By Alejandra Loera
By Adam Lovinus
By Gustavo Arellano
By Nate Jackson
By Marcus Alan Goldberg
By Reyan Ali
By Gustavo Arellano
By Nate Jackson
If you own a Jucifer record, you're only getting half the picture. Yes, the studio version of Jucifer is awesomely good stuff—a varied and intricate mixture of blistering rock and beautiful melodies combined with a mélange of instrumentation spanning the spectrum of record scratches, organs, strings, tambourines and even banjo—but it's live and on tour where this husband-and-wife duo really shine.
Jucifer are so dedicated to their craft that they've literally taken to living on the road. Once guitarist Amber Valentine and drummer Edgar Livengood realized the road is where the heart is, they ditched rent, utility and van payments and got themselves a Winnebago, their very own home on wheels. So across the U.S. they travel with their two pooches; a hitch that hauls 15 yes-they-use-them-all-every-night amps, a gargantuan see-through, baby-blue drum kit, and glitter-flaked flying-V guitars (one complete with a devil-horned headstock); a handful of My Little Ponies (to sit on the stacks, of course); and their readiness to rock and rumble your world.
We gave Valentine a call on her "O Christmas Tree"-ringing cell phone in San Antonio, Texas, where she had just finished setting up the big wall o' amplifiers.
OC Weekly: What do you miss most about not having an actual home?
Amber Valentine: Not having our record collection at hand and the ability to have all of our instruments with us. [Ed and I] collected instruments in the same way we collected music. Guitars are like puppies—I want them all! A banjo just doesn't hold up so well in a trailer of big, heavy stuff, so we don't bring that on the road, and that would be really nice to pick up and play.You play banjo on your new EP,War Bird.
Actually, I got the banjo about a week prior to recording "My Stars," so I'm pretty proud of myself for having recorded with it. I pulled off what I needed to do to make the song I wanted to make, but I am by no means . . . the people who are really great banjo players, I can't even imagine how they do stuff like playing with the finger picks. I attempted to do that, but I was like, 'Okay, I'm not even ready for that.'"Do you worry that people won't see past your 15 amps onstage and they'll miss what the music's about?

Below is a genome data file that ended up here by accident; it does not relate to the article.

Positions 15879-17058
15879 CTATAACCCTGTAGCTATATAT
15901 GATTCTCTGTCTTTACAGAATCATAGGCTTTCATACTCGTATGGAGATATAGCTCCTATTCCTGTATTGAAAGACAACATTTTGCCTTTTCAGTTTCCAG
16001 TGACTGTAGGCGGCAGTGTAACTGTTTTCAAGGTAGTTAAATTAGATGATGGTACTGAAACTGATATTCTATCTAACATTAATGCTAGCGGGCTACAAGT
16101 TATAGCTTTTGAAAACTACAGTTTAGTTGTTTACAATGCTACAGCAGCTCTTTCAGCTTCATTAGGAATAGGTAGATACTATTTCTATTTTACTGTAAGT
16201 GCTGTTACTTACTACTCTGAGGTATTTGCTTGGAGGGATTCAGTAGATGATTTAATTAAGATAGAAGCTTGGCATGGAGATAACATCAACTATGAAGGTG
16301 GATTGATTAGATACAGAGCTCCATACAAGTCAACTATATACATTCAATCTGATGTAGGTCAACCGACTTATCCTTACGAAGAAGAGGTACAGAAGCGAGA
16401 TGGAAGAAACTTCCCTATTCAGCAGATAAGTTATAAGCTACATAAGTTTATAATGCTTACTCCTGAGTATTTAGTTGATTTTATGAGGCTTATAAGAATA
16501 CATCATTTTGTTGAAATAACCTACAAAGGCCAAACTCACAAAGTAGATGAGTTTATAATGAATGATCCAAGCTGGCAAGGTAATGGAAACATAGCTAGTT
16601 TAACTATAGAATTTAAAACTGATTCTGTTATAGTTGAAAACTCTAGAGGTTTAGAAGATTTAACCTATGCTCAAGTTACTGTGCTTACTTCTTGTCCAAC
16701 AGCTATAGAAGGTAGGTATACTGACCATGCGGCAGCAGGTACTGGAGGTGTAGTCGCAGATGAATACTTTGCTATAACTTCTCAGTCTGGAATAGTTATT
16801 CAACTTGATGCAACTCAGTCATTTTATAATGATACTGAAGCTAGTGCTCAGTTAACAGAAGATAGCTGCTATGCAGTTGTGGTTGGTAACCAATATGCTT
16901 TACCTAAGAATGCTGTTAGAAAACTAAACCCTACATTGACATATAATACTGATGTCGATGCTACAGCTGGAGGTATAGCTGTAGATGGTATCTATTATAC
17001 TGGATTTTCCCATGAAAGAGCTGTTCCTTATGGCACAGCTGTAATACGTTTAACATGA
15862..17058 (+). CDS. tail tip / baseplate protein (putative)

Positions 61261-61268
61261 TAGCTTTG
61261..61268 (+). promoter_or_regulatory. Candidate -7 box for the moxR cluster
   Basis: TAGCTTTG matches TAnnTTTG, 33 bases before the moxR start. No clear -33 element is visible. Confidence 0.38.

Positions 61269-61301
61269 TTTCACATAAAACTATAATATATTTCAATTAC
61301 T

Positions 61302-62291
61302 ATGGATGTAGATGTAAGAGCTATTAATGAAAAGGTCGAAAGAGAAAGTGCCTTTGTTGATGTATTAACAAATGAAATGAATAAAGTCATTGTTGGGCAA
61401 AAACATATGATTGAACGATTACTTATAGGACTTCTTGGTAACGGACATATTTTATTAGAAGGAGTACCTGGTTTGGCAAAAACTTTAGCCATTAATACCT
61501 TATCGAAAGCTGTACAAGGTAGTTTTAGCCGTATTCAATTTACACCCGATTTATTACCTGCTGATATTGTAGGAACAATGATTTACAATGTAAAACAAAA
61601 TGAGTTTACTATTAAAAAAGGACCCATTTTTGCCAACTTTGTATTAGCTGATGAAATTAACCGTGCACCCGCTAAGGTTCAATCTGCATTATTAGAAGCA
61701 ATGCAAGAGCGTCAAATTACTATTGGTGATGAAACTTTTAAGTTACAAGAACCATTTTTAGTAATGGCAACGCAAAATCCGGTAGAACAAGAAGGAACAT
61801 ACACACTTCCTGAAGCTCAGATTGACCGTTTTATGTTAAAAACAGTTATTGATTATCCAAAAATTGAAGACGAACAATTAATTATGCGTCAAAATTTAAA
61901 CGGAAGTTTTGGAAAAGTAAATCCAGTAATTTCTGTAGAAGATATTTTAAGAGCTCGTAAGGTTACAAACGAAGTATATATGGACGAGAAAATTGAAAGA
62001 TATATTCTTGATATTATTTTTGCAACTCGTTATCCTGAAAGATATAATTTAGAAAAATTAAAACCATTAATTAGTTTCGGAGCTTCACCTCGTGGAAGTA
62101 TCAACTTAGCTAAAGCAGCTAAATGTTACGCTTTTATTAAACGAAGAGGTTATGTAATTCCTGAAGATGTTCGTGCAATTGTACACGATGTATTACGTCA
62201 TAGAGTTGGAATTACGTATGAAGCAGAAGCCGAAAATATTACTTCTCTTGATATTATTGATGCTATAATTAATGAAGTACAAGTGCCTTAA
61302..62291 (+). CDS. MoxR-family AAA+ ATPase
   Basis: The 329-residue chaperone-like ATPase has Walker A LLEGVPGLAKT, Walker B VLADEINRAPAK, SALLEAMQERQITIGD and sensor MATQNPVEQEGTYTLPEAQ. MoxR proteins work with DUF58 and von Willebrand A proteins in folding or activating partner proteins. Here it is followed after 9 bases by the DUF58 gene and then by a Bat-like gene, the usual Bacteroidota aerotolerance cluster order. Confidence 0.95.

Yeah. At some point, I'm not going to be able to have a semi hauled around. Nor do I have I bunch of hefty guys to haul it for me.Poor Ed!
Oh, no, it's me and Ed! I have the muscles to prove it. Oh, yeah, baby! I'm bench-pressing probably 400 pounds or something like that. I actually look forward to that workout. If we have too many days off, I feel like I'm slacking. But we didn't do the amp thing to be known for the amp thing. We didn't always do the amp thing, and we probably won't always do the amp thing because after a point, the maintenance on that amount of gear is just ridiculous. And the setup time! We are slaves to that gear. We've been a band for a pretty long time, and hopefully, people aren't so dependent on the amps that that's all there is for them. But if that's the case—if we don't always use them, or if we use different ones—people are just going to have to deal.Still, it's got to feel amazing up there.
For us, it's really good because it's this embracing, encompassing sound. It helps us totally lose ourselves and get off on what we're playing, and obviously, it looks spectacular to people, and I'm sure they enjoy that. Still, it kind of almost sucks for us because . . . [laughing] if we're not lugging around 15 amplifiers when we're 50, we've sold out or something.It's like, "Where do you go from here?"
Exactly. A lot of times, if we play a place we have before, the people who work at the venue will say to us, "I thought you had more," and I'll just say, "No, you just made it bigger in your memory."You could always just start bringing 15 banjos.
That would be amazing!You could be "the banjo band."
There's a whooooole new angle! I'm seeing it, and it's very funny—it looks like something you'd see through a kaleidoscope.Jucifer perform with Totimoshi at Alex's Bar, 2913 E Anaheim St., Long Beach, (562) 434-8292. Sat., 9 p.m. $7. 21+.
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